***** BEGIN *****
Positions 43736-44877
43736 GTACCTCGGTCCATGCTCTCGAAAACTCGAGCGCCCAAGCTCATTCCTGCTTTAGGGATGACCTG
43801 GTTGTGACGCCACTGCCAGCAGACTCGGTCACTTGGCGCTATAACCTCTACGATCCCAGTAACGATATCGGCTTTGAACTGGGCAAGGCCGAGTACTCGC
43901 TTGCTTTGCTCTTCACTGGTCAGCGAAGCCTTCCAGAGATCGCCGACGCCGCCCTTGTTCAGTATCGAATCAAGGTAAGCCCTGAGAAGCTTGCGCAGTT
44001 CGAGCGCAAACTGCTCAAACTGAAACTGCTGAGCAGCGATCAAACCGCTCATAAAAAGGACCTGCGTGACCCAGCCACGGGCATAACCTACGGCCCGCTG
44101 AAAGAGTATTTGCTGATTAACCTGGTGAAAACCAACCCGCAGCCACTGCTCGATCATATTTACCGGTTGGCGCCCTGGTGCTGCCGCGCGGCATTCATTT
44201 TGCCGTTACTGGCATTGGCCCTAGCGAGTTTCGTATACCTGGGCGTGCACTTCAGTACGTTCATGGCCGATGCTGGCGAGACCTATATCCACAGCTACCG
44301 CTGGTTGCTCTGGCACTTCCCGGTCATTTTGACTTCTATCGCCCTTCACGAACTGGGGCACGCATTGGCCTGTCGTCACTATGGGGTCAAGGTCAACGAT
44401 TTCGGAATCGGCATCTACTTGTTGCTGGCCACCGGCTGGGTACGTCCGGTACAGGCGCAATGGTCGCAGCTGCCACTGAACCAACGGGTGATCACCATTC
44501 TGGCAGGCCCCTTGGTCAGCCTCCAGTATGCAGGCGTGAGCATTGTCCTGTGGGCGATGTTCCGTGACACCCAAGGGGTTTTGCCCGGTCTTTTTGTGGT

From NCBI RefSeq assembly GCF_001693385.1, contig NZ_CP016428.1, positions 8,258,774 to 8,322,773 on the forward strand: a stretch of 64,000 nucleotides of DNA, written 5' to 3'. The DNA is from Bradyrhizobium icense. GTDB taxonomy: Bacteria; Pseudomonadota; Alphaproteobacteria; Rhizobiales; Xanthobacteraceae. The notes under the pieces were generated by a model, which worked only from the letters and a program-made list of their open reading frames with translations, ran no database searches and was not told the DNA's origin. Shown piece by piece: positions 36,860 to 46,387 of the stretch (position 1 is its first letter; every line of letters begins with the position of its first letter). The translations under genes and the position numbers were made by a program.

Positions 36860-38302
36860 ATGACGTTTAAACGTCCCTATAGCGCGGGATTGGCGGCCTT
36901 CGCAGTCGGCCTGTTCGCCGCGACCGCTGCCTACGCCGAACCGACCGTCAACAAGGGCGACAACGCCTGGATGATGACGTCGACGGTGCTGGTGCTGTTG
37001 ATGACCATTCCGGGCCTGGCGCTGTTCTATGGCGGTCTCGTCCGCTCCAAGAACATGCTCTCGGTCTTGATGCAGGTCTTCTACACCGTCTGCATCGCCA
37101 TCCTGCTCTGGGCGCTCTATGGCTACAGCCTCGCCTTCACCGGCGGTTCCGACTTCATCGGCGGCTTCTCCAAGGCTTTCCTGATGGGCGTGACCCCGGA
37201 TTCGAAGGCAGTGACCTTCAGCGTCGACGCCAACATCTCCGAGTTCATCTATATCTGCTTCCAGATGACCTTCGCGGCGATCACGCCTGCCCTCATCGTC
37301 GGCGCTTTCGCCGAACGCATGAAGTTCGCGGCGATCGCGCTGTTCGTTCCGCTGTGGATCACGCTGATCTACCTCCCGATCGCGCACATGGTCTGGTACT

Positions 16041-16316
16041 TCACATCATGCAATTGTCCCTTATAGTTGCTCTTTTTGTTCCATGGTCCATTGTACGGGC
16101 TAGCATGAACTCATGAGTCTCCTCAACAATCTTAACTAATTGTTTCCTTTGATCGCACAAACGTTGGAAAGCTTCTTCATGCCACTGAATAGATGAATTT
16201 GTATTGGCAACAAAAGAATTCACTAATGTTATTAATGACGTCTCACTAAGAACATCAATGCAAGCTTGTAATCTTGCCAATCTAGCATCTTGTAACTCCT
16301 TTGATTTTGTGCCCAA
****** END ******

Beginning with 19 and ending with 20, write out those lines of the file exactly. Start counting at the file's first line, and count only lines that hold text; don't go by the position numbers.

Positions 16041-16316
16041 TCACATCATGCAATTGTCCCTTATAGTTGCTCTTTTTGTTCCATGGTCCATTGTACGGGC